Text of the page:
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Will healthcare reform nix any Senate bipartisanship on other bills?

GOP senators who have been willing to work openly with Democrats say that the process for healthcare reform could end the prospects for bipartisanship elsewhere. Possibly at stake in the Senate: comprehensive immigration reform and financial regulation.

Senate Banking Committee chairman Christopher Dodd (D) spoke at a briefing Thursday after he halted bipartisan talks on financial regulatory overhaul and set forth plans to move forward on his own.

Scott J. Ferrell/Congressional Quarterly/Newscom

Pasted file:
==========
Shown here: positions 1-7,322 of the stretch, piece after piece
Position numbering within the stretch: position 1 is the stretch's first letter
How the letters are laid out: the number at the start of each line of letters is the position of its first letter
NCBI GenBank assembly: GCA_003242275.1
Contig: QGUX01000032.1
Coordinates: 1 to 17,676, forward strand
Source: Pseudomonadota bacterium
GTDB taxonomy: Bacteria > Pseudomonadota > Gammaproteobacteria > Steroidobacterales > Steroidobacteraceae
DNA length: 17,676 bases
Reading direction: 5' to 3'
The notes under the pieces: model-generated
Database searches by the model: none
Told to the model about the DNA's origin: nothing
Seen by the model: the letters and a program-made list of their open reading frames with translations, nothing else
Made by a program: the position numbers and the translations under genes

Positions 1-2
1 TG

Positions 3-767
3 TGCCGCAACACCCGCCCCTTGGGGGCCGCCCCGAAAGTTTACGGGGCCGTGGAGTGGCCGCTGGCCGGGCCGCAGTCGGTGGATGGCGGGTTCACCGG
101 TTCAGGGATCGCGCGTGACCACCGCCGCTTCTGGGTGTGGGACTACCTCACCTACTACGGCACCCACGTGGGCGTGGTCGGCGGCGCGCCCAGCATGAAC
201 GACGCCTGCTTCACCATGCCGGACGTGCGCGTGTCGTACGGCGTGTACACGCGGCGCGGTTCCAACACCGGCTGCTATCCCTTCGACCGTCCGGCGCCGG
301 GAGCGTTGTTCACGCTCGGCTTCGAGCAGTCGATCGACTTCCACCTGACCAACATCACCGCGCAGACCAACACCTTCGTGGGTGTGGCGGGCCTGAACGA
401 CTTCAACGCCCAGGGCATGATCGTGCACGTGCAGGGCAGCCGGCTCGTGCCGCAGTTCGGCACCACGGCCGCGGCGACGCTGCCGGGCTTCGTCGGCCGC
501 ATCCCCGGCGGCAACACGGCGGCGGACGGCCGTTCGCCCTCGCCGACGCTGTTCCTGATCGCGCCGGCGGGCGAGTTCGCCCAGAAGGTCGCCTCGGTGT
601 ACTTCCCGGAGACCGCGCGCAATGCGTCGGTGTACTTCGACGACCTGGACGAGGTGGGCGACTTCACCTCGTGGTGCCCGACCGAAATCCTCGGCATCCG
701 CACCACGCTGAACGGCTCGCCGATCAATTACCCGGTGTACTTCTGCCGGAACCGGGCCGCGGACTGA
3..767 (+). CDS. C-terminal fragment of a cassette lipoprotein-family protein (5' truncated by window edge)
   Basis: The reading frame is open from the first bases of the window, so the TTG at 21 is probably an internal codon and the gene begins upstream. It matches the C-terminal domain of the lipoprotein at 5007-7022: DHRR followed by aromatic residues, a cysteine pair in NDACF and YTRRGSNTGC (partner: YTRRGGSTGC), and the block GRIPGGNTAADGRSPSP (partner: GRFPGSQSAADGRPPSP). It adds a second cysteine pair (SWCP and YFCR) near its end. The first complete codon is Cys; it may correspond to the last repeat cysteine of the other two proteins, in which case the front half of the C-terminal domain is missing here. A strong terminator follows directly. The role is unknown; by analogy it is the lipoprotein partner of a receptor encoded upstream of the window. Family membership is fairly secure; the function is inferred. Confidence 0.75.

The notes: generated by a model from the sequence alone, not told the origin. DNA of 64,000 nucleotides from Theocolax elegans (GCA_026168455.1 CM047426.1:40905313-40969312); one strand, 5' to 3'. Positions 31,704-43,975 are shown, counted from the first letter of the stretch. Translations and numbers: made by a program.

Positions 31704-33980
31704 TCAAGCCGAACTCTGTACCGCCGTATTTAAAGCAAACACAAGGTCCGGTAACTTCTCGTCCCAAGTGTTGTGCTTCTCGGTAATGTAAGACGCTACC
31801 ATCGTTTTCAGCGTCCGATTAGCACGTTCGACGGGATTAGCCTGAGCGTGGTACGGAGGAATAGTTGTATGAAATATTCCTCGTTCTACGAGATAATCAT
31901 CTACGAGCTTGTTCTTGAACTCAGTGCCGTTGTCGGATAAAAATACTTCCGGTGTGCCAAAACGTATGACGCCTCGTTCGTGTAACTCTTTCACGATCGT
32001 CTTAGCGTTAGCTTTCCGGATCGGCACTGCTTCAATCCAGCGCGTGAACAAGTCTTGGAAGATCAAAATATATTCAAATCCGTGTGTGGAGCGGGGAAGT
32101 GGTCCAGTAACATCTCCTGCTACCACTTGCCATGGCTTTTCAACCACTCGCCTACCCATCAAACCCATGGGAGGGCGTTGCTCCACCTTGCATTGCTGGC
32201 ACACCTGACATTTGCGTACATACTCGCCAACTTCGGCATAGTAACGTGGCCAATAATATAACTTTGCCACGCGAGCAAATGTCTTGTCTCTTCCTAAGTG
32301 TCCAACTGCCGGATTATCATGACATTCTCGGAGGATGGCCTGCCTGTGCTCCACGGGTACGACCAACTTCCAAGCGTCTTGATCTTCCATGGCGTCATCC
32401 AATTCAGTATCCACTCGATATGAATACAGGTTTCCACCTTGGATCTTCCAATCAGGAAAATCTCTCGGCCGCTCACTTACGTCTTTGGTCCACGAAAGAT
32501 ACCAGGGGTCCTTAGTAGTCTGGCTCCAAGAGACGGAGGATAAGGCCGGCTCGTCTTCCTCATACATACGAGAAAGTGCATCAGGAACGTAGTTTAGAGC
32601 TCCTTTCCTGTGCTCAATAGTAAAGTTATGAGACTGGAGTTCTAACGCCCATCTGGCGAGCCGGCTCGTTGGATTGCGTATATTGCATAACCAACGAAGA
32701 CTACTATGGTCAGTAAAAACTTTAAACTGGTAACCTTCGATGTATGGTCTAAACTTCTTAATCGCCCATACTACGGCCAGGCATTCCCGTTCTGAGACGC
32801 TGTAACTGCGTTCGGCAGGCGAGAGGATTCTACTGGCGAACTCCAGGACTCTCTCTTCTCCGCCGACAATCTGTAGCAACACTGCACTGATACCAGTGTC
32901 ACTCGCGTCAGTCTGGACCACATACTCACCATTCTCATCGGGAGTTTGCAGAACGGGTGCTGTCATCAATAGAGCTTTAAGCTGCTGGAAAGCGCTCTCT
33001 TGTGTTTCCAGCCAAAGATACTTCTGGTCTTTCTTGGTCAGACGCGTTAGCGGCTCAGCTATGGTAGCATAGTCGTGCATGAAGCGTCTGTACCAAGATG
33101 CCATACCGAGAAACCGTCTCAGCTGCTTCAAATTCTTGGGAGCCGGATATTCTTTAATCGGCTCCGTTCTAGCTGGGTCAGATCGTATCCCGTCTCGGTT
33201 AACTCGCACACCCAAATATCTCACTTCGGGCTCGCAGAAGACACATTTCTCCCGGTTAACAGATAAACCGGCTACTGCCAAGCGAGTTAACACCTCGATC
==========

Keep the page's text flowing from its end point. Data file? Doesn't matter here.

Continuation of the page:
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Democrats have found very few Republicans to work with since taking back control of Congress in 2007.

But GOP senators who have been willing to work with Democrats openly on big bills say that a bid to move healthcare with only Democratic votes will end bipartisan prospects for other legislation.

After a meeting with President Obama on Thursday, Sen. Lindsey Graham (R) of South Carolina said that healthcare could sink prospects for comprehensive immigration reform.

“I expressed, in no uncertain terms, my belief that immigration reform could come to a halt for the year if health care reconciliation goes forward,” he said in a statement.

Reconciliation is a procedure that allows legislation to pass with a simple majority, instead of the 60 votes now typical for major bills in the Senate. With the election of Sen. Scott Brown (R) of Massachusetts, the Democratic caucus has 59 members – one short of the count needed to end a Republican filibuster.


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